Like similar rulings on other recent executive orders, this is not a final decision but a preliminary injunction against enforcing a portion of Trump’s order. The underlying issue (in this case, whether the federal government can withhold funds to force cooperation) is yet to be resolved by the courts. But the injunction shows concern about the legality of actions required by the orders. The ruling can be appealed.

March 29, 2017: Federal judge extends restraining order; executive order on travel remains blocked

On March 29, U.S. District Court Judge Derrick Watson turned what had been a temporary restraining order into a preliminary injunction on President Trump's second executive order on travel/visas (issued on March 6). The preliminary injunction is a longer-term halt to the implementation of the executive order. Judge Watson wrote in his order, “Enforcement of these provisions in all places, including the United States, at all United States borders and ports of entry, and in the issuance of visas is prohibited, pending further orders from this court..." If students, staff, or faculty from the six affected countries have questions regarding personal travel plans, they should contact International Student and Scholar Services (ISSS) or the Immigration Response Team.

March 15, 2017: Temporary restraining order halts immigration executive order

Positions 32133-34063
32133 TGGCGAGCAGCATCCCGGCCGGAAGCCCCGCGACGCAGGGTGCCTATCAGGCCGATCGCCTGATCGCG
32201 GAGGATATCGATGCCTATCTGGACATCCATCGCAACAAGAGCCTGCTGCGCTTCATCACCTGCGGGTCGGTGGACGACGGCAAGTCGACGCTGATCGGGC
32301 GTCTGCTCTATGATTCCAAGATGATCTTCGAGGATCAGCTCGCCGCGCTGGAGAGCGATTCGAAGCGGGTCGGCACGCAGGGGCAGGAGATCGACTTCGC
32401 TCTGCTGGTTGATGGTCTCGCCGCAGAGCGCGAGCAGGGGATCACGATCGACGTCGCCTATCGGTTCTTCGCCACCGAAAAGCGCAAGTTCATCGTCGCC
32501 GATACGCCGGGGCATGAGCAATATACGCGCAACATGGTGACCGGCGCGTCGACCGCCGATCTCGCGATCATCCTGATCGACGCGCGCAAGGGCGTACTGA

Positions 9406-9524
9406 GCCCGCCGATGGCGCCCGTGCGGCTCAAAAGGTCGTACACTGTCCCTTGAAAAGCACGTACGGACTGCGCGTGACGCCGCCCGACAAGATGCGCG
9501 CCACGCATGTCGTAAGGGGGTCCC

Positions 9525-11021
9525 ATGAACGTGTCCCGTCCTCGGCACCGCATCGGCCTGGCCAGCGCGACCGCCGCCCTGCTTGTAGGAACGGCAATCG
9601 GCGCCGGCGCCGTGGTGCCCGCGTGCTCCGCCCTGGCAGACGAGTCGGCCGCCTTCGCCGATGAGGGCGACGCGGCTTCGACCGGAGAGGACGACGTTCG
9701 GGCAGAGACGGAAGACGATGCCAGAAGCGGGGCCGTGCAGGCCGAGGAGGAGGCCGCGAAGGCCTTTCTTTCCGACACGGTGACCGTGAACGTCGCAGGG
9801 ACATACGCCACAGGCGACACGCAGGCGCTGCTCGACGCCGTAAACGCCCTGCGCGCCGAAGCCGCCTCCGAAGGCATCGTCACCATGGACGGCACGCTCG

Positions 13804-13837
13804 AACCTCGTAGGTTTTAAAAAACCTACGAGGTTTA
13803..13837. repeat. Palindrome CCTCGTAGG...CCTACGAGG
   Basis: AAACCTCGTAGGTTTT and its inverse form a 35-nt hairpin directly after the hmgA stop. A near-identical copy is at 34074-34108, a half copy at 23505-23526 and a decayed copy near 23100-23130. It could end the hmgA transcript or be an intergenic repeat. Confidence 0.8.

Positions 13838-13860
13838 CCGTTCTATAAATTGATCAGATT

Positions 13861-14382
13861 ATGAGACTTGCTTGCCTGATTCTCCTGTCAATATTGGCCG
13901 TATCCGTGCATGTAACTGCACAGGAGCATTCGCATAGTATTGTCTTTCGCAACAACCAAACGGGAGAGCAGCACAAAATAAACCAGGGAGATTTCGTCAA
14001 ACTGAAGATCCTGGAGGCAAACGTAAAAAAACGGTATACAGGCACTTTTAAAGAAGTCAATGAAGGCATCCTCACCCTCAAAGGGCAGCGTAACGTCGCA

Federal judges in Hawaii and Maryland have issued nationwide temporary restraining orders on the most recent executive order on immigration. These actions will prevent the executive order from being put into action today, as had been previously scheduled. The University is closely following developments as this lawsuit makes its way through the court system and will provide updates as the implications become more clear. If students, staff, or faculty from the six affected countries have questions regarding personal travel plans, they should contact ISSS.

March 7, 2017: Statement from Provost Karen Hanson and AVP Meredith McQuaid

Karen Hanson, Executive Vice President and Provost and Meredith McQuaid, Associate Vice President and Dean, International Programs released a statement today affirming the U's support for members of the University community impacted by the new Executive Order on Immigration and plan to create a new immigration response team.

"We understand the anxiety and concern this new executive order causes for many members of our University community, and we reiterate our compassion and support for them. The University is a truly global institution, and we will continue to welcome people from around the world. We value all that they bring to our campuses and the trust they place in us for their education, employment, and training. 

To ensure that all who are affected by immigration policy changes have access to resources and support, President Kaler last week announced the creation of an immigration response team. This team will provide outreach to the greater University community on the impact of this most recent executive order, immigration regulations, and issues connected with DACA and immigration status."